17. Gigi Lincoln says:

    Joyce, thank you for speaking up on behalf of our profession with such clarity and passion! You accurately describe your thriving, successful 21st century school library program which is by no means an anachronism.

    We appreciate your willingness to share resources, tools and strategies through the NeverEndingSearch and through other means.

    Your work is an ongoing example of the vital connection between effective school library programs and increased student achievement!

  18. Sharon says:

    Thank you from all teacher librarians.

  19. LaDawna says:

    And since we have the Internet and thus WebMd I guess we no longer need doctors??? In a world that is information driven who will walk these students through the forest??? and yes I know them by name! Thanks Joyce!
    3 minutes ago · Like

  20. Hilda Weisbug says:

    I add my bravos to the chorus. Thank you for taking the time from your busy schedule to say so eloquently what needed to be said. I understand Dr. Bernstein is retiring. I think he is the anachronism.

  21. Mark Williams says:

    Thank you, Joyce, for saying it so VERY WELL!!

  22. Leslie says:

    BRAVO! BRAVO! This should be given to every administrator, politican and Governor!

  23. Powerful! I can’t wait to share this with…everyone!

  24. kmkat says:

    A good librarian is worth her/his weight in gold. Write on, ma’m!

  25. MaryAnn says:

    Right on! Thank you for being our voice, and our conscience. This is what we ALL want people to know, and you phrased it so well. I am proud to be a librarian – the kind of librarian YOU describe!

  26. Mary Kay Risi says:

    Thank goodness we have Joyce Valenza, among others, to offer intelligent, passionate rebuttals to the shocking stupidity of much of the “educational reform” debate out there. Test the kids to death and then blame teachers for absolutely every societal and educational weakness out there – and now, kill the librarians! He is a superintendent of a large, affluent district? Truly shocking. Thank you, Joyce. Phew!

  27. Beth says:

    Thank you for what you have said and how you have said it!

  28. Diana Teaford says:

    So WELL said. All of us who call ourselves “Librarian” should be so eloquent. Thank You for saying it so well.

  29. Jen Mason says:

    This is great. But as usual, we are all speaking internally, to the librarian choir. I found out about this from a LIBRARIAN listserv. It needs wider dissemination or we move further toward the fate of the dodo.

    Please consider sending this to many newspapers, to Ed Week, to parents’ magazines, Oprah, YouTube, Arne Duncan, Ellen DeGeneres, Congress. We need to start preaching this message to the people who AREN’T yet on our side, or who may not even realize that our profession – and the services they need – are in jeopardy. We face extinction unless we shout to the rooftops – of buildings other than libraries.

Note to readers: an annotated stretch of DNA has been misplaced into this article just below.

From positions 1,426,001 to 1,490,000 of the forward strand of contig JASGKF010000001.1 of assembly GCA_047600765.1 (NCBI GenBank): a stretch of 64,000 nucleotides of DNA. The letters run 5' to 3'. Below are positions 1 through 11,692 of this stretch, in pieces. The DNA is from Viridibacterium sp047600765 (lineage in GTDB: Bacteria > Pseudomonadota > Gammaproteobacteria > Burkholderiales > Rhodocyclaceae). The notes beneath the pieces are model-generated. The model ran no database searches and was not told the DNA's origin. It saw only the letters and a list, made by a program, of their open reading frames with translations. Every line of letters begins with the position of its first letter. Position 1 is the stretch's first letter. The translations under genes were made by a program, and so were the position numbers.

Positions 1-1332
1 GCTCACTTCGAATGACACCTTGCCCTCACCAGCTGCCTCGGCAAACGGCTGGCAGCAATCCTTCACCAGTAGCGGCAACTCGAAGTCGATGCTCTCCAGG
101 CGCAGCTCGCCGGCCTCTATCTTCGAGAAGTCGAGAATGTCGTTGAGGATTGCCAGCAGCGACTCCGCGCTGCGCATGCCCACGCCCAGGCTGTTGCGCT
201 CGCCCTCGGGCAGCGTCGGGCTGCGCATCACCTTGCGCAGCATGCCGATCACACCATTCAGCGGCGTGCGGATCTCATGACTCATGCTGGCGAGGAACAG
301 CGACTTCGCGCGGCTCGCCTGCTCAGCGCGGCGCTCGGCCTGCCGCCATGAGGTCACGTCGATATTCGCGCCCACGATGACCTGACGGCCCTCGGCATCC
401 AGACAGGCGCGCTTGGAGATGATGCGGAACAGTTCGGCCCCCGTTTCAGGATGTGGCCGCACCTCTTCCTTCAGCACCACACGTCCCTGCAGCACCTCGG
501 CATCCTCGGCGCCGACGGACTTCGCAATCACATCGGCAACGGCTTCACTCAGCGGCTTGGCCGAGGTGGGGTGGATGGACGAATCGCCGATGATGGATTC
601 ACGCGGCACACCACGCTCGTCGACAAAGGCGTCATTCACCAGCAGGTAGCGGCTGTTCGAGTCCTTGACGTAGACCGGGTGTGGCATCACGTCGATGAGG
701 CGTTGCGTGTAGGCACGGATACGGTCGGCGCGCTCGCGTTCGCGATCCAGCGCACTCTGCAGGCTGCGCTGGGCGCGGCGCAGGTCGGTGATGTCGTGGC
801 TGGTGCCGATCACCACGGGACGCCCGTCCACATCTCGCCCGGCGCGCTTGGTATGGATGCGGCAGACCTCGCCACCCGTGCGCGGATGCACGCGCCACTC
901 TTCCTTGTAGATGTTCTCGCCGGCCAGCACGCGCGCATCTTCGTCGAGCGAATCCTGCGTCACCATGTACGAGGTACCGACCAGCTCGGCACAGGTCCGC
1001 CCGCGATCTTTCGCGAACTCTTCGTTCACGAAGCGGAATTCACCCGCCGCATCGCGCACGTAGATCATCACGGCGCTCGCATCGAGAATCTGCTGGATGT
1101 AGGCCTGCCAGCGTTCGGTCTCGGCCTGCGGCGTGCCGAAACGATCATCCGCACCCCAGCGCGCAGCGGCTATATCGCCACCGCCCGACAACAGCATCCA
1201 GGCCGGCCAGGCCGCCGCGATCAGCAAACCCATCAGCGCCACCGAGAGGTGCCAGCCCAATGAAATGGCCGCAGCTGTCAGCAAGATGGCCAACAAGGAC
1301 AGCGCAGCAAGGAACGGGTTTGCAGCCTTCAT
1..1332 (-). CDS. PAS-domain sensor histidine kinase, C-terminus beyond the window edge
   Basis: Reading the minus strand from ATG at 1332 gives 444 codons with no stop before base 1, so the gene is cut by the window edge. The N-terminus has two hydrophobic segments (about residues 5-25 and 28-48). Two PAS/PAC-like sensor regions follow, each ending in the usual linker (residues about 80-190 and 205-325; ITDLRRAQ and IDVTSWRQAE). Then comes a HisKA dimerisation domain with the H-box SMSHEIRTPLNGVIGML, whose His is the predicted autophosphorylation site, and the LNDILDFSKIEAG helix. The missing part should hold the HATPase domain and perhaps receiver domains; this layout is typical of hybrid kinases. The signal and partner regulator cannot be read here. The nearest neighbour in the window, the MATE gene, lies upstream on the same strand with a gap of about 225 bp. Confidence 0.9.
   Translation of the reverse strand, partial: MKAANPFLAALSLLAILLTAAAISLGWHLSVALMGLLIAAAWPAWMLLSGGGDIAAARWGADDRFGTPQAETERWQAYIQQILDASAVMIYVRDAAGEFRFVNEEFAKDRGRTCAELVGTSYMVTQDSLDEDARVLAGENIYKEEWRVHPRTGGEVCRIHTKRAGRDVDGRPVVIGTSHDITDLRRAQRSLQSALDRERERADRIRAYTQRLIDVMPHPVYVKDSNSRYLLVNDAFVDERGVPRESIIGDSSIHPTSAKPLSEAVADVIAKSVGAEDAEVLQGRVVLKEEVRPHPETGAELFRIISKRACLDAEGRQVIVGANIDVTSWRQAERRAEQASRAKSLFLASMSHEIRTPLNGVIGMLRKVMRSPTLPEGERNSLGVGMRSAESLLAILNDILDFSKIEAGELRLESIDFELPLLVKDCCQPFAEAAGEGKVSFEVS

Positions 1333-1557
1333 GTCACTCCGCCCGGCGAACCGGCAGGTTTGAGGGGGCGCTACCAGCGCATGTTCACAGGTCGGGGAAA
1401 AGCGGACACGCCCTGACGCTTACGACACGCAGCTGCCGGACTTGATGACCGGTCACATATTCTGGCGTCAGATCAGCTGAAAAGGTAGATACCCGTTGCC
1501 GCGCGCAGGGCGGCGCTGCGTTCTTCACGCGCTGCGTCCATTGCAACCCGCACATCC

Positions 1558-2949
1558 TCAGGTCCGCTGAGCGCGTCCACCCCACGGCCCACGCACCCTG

30. a teacher librarian says:

    By the way, I mean informative mail that tells him what we do.

  31. Doug Johnson says:

    Well put, Joycie.

    We’ve certainly convinced ourselves of our own importance.

    The questions is: How to we convince others?

    Doug

  32. Pat G. says:

    Outstanding rebuttal to the comments of someone who is ignorant of what our libraries have become in response to today’s technology. A warehouse of books? Absolutely not! A center of learning and growing? Absolutely yes!

  33. Well said, Joyce. The term “Librarian” doesn’t need updated. It’s other people’s outdated applications of that word that do. About time all those nay-sayers caught up with those of us in the real world.

  34. Chad Lehman says:

    Outstanding. I’m a little more inclined to proudly state that I’m a librarian after hearing that. With that being said, Doug’s question is still in the back of my mind.

  35. Gwyneth says:

    You go grrl!

  36. Nancy (Smith) Latanision says:

    Outstanding Joyce!!!! I applaud you once again. I hope that everyone uses your comments to add to their advocacy collection of ideas.

  37. Barbara Stern says:

    Joyce: Thanks for stating so eloquently what all of know is true. You are an inspiration!

  38. Donna Miller says:

    Well said, Joyce! Thank you, thank you for serving as an exemplary model for all of us and for always being articulate and courageous in spreading the message about what we do. I plan to forward this to policymakers and movers and shakers in our community!
    Donna

  39. Laurie Conzemius says:

    Thanks Joyce!
    I’m proud to be in your company!

  40. Ruth Lorbert says:

    Fabulous & well said! Please consider submitting this as a rebuttal to Newsday, or somewhere else where it will reach a wider audience, besides other librarians.

    Thanks for sharing your thoughts so eloquently

  41. bjneary says:

    Wonderful Joyce, you say what needs to be said, continue to shout it out—-we are all learning from you, following you, and so so proud of you. Thanks for all you do!

  42. Blueangellk says:

    Thank you. Thank you. Thank you. I am working in a district that is nearly certainly closing it’s HS library. I am new in the position and I am just feeling helpless. Your word really helped me remember why I love this job!!!!!!

  43. Karen Lemmons says:

    Thank you, Joyce for making a difference–not only to students, but to our library profession as well. You are an inspiration and an excellent example for all of us!

  44. Rhondda says: